Feedlot

The feedlot industry displays amazing dynamics over the course of a typical year…and of course, 2020 has been anything but a typical year. The November 1 cattle on feed inventory was 11.97 million head of cattle, up 1.3 percent from one year ago. Exactly what to expect in fed cattle markets in the coming months depends on numerous factors including: the demographics of the feedlot population (both size and gender), feed costs, the time of the year, weather conditions and regional impacts.

Feedlot placements the past five to six months account for the current inventory and consisted of 22 percent feeders under 600 pounds; nearly 18 percent feeder cattle from 600-700 pounds; 22 percent feeders from 700-800 pounds; 23 percent feeders weighing 800-900 pounds; and 15 percent feeder cattle over 900 pounds. The latest quarterly inventory report showed that feedlot inventories currently include 62.4 percent steers and 37.6 percent heifers. This compares to one year ago when feedlots inventories included 60.8 percent steers and 39.2 percent heifers. Feedlot placement weight is related to finished weight of fed cattle. However, the relationship is not one to one. For both steers and heifers in the typical range of placement weights, a one pound increase in placement weight results in 0.5 pounds of additional finished weight.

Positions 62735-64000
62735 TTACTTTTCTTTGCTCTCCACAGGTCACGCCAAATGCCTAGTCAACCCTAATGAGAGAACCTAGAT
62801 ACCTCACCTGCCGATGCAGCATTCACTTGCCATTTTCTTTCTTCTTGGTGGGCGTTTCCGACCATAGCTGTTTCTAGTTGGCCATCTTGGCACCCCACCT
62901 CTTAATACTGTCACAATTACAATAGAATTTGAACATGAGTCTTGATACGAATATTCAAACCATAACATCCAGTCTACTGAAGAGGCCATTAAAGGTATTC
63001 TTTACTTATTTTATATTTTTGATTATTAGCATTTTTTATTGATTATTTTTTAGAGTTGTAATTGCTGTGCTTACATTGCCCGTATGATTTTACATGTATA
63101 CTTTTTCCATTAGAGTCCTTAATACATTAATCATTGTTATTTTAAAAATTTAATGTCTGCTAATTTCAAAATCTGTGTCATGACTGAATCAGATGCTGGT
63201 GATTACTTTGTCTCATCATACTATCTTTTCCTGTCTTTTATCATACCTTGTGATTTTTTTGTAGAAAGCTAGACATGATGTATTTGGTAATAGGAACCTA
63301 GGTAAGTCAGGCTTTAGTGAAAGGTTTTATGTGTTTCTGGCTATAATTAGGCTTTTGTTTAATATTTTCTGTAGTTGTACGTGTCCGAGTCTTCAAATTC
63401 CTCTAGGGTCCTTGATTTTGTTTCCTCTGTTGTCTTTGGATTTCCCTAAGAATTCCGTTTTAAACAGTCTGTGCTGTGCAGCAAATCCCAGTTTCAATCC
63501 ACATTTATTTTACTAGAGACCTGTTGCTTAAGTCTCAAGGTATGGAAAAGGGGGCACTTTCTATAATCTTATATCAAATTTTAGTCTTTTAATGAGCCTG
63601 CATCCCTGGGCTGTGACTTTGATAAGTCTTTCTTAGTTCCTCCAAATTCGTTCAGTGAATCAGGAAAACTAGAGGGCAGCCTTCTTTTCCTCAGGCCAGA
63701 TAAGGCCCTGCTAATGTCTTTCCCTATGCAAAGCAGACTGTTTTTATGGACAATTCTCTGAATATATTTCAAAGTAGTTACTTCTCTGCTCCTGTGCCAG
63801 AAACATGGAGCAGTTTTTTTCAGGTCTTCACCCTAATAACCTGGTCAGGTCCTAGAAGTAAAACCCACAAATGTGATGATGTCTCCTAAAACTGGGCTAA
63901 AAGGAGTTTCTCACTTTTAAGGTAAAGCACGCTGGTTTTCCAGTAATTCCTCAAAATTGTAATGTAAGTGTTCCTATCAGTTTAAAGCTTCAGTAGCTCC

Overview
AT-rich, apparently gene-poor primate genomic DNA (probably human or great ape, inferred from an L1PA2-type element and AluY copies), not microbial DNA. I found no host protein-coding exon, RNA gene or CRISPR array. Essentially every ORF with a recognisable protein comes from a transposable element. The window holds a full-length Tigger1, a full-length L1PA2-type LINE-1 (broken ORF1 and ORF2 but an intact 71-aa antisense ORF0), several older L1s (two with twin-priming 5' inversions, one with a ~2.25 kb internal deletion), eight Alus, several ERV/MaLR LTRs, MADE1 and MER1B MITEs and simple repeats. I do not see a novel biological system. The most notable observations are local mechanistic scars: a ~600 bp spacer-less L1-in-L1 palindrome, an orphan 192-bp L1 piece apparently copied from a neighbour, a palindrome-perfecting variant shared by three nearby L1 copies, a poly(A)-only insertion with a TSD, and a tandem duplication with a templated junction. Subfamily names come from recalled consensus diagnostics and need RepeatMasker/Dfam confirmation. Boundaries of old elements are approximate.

The Kansas Focus on Feedlots data shows that feedlot average daily gains have been higher year over year every month this year. Steer ADG has averaged 3.53 pounds the past six months and heifer ADG has averaged 3.11 pounds. A study of southern plains feedlots reports the lowest ADG for closeouts in April/May and the highest for closeouts in December/January*. The April/May closeouts include higher proportions of lightweight placements the previous fall. ADG for steer placements weighing 550-600 pounds is 3.47 pounds compared to 3.86 for steers weighing 750-800 pounds.

Kansas feedlots also reported better feed efficiency in 2020 compared to one year ago. Like ADG, feed efficiency reflects size and gender of cattle on feed, weather conditions, and feed quality. While ADG is positively related to placement weight, feed efficiency is inversely related to placement weight. Steers placed weighing 550-600 pounds have an average feed:gain ratio (dry matter) of 5.7 compared to 750-800 pound steers with a feed:gain ratio of 5.97.

It appears that general animal health has been better in 2020 as well. Kansas feedlots reported lower death loss in the first nine months of the year for both steers and heifers compared to last year. For steers, average death loss through September has averaged 1.67 percent. In a multi-year study, average feedlot death loss for 550-600 pound steers is significantly higher at 3.07 percent compared to 1.68 percent for steers weighing 750-800 pounds.

Feedlots will manage and balance these and many other factors as they deal with coming winter weather, rising feed costs, the mix of steers and heifers and the availability of feeder cattle of various sizes. 

*Detailed feedlot parameters are from: Stehle, Anna, Derrell S. Peel and John Michael Riley. “A Profile of Cattle Feeding: Beyond the Averages” Western Economic Forum, December 2018, Volume 16, Issue 2:62-77.

(Derrell S. Peel is a livestock marketing specialist for Oklahoma State University.)

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